At this point President Kimball made a speech of acceptance—a very sweet, humble, appropriate expression. In the course of our meeting he had explained, as he did at President Lee’s funeral, that no man had prayed more sincerely and devoutly, with more feeling and desire, for the life, vigor, health, and continued spiritual and physical prosperity of President Lee than he had done. But President Kimball was willing to accept the will of the Lord and the mantle of leadership that had fallen upon him.
At this point, he chose his first counselor, President N. Eldon Tanner, who responded appropriately and sweetly; he then chose President Marion G. Romney to be the second, who similarly responded. Following these appointments, Brother Benson was sustained as the President of the Council of the Twelve. And then all those present placed their hands upon the head of President Kimball, and he was ordained and set apart, with President Benson being mouth, to serve as President of the Church and as the prophet, seer, and revelator for this time and this season.
Now President Lee has passed away. He was a great spiritual giant, a prince in Israel, someone to whom we looked with unbounded admiration. Few men have lived in our day who have had more direct contact with the Lord, who have felt the spirit of inspiration and who have been able to convey the mind and will of the Lord to his people as well as President Lee has done. We had supposed, not knowing the providences of the Lord, that President Lee would be with us for a long time. But there are two things we should note in his call to go elsewhere. One is that the Lord has another work for him to do, and it is a greater and more extensive work than what he was presently assigned to do. The Lord, in his infinite wisdom and goodness, knows what ought to be done with his servants. The other thing to note is that when the Lord calls a new prophet he does it because he has a work and a labor and a mission for the new man to perform.
I can suppose that when the Prophet Joseph Smith was taken from this life the Saints felt themselves in the depths of despair. To think that a leader of such spiritual magnitude had been taken from them! Our revelation says, “Joseph Smith, the Prophet and Seer of the Lord, has done more, save Jesus only, for the salvation of men in this world, than any other man that ever lived in it” (D&C 135:3). We do not have language or capacity or ability to extol the greatness and the glory of the ministry and mission of the Prophet Joseph Smith. And yet when he was taken the Lord had Brigham Young. Brigham Young stepped forth and wore the mantle of leadership. With all respect and admiration and every accolade of praise resting upon the Prophet Joseph, still Brigham Young came forward and did things that then had to be done in a better way than the Prophet Joseph himself could have done them.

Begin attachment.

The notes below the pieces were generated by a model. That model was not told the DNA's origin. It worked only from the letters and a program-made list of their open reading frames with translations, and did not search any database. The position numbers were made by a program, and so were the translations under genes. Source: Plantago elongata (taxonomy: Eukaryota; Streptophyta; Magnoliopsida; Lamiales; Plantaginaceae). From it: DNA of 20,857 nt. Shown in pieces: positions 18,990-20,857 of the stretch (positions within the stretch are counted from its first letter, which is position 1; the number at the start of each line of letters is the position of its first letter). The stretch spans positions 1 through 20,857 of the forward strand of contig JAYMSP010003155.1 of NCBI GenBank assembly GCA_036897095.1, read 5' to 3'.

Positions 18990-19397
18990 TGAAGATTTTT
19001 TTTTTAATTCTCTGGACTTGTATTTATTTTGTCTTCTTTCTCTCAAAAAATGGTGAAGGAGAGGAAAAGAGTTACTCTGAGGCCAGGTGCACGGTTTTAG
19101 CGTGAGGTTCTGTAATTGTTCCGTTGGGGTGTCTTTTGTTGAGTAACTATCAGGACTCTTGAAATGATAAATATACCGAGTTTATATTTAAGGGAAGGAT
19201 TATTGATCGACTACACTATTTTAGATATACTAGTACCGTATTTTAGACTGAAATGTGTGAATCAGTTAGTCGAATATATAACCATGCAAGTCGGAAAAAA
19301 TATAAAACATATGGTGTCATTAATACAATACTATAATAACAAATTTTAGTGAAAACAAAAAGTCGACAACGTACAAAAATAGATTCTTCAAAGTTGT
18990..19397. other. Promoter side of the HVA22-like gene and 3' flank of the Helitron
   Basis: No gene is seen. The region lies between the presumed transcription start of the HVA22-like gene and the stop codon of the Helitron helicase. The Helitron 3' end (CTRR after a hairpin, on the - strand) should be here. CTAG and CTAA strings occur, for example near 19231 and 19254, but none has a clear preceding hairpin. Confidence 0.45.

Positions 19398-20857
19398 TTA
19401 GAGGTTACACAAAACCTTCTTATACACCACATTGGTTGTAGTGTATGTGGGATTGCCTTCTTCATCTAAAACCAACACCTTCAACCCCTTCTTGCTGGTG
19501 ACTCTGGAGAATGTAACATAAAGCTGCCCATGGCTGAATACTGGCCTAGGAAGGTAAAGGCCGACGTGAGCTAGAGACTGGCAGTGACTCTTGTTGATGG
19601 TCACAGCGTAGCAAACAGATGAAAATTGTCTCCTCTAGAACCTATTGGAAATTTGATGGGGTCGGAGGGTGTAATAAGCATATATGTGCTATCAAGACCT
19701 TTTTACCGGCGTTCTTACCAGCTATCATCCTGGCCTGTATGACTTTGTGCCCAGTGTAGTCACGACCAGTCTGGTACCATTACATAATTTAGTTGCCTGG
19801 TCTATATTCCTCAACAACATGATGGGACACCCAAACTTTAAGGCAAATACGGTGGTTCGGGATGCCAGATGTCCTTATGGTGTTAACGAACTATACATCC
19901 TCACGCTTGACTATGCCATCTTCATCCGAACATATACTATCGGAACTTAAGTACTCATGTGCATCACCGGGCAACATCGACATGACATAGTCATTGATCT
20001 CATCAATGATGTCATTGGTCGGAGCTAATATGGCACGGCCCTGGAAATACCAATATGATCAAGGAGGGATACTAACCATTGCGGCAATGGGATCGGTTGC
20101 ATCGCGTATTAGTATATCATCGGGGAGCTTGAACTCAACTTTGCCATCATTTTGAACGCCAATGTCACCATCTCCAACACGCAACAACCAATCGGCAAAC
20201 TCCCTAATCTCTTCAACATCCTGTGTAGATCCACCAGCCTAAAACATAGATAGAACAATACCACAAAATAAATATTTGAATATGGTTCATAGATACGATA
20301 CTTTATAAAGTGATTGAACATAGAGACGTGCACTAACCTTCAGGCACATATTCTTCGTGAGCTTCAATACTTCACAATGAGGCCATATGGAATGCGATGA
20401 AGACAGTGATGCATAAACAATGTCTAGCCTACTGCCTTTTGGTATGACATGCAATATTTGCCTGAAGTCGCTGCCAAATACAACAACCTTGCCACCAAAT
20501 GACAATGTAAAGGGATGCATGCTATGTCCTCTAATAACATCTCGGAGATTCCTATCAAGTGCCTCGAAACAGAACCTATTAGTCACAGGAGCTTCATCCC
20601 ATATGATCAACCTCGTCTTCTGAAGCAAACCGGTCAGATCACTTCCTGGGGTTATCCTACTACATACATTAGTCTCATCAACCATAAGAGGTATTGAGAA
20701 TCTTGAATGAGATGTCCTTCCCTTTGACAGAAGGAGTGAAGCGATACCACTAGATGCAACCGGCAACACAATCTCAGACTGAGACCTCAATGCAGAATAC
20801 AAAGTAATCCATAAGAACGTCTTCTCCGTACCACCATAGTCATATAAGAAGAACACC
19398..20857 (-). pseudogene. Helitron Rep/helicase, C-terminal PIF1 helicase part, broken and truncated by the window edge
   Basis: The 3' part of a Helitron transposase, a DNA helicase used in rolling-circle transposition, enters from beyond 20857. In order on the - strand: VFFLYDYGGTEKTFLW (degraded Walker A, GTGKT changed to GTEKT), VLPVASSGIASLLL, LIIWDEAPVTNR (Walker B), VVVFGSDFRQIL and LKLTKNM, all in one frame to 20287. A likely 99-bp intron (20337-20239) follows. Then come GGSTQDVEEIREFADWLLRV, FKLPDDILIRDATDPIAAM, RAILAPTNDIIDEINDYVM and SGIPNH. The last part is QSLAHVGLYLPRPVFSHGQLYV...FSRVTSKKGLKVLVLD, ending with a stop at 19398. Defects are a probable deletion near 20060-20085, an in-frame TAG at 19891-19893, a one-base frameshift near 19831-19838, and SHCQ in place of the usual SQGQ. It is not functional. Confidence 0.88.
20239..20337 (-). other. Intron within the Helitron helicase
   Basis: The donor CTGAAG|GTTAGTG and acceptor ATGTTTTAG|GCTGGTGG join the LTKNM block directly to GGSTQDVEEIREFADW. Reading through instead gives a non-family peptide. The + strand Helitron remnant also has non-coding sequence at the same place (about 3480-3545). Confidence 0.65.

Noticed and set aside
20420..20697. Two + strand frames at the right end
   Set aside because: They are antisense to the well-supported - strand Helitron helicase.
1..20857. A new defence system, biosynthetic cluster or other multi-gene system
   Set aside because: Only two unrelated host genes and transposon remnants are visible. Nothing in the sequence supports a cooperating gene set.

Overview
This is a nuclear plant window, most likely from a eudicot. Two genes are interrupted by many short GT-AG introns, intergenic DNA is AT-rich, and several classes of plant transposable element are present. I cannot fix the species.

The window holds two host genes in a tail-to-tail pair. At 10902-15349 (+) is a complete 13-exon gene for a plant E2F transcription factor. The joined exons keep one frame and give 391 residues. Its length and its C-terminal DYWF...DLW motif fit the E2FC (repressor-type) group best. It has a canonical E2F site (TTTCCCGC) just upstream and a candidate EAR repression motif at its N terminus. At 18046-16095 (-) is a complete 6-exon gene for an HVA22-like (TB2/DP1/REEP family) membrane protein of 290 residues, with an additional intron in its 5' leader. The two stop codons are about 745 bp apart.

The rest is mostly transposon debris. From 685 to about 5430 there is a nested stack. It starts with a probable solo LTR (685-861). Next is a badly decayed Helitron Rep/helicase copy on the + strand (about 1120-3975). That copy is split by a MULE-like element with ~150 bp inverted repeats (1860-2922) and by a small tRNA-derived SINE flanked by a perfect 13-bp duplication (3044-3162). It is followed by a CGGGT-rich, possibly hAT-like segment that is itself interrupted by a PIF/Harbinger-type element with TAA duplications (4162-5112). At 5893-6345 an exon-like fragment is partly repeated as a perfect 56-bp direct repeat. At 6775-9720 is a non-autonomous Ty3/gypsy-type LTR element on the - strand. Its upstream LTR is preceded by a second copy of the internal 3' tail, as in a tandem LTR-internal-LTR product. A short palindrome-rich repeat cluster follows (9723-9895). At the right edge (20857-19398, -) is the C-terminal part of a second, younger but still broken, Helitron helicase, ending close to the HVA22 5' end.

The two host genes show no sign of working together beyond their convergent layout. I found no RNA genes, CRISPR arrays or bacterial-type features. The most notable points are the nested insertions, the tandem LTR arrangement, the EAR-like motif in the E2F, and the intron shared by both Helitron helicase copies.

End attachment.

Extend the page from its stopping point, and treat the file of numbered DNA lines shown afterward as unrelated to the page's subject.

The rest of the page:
Now, no one can say too emphatically or too strongly or praise too highly the leadership of President Lee, but this is a forward-looking Church. We do not look backward. We do not do other than go forward and onward. Our destiny is to proclaim the everlasting gospel into every ear. This Church will roll on until the knowledge of God covers the earth as the waters cover the sea. And so we look to the future. We now look to a new prophet who will wear the mantle of leadership and who will, with dignity and honor and inspiration and with the guidance of heaven, do things that are appointed for his time and his season that no one else could have done. The Lord’s hand is in the work, and Spencer Kimball is the prophet of God, the mouthpiece of the Almighty for the time and the season that are appointed ahead. God grant that it may be extensive and long and that we may continue to get the inspiration and guidance that come through his newly appointed servant.
Keys of Presidency
Now, this is the pattern; this is the system. Succession in the presidency happens in an orderly and systematized way, because the Lord has conferred upon the members of the Council of the Twelve all of the keys and powers and authorities that have ever been held in any dispensation or any age of the past. Every key is given to each apostle who is set apart a member of the Council of the Twelve. But because keys are the right of presidency, they lie dormant, as it were, in each man unless and until he becomes the senior apostle and is thus in a position of presidency to direct the labors and the work of all others. Therefore succession occurs, as it were, automatically.
Let me turn again to Wilford Woodruff, who spoke so eloquently and accurately on this, and let you feel, as I read, the spirit of that great prophet and the message he gave: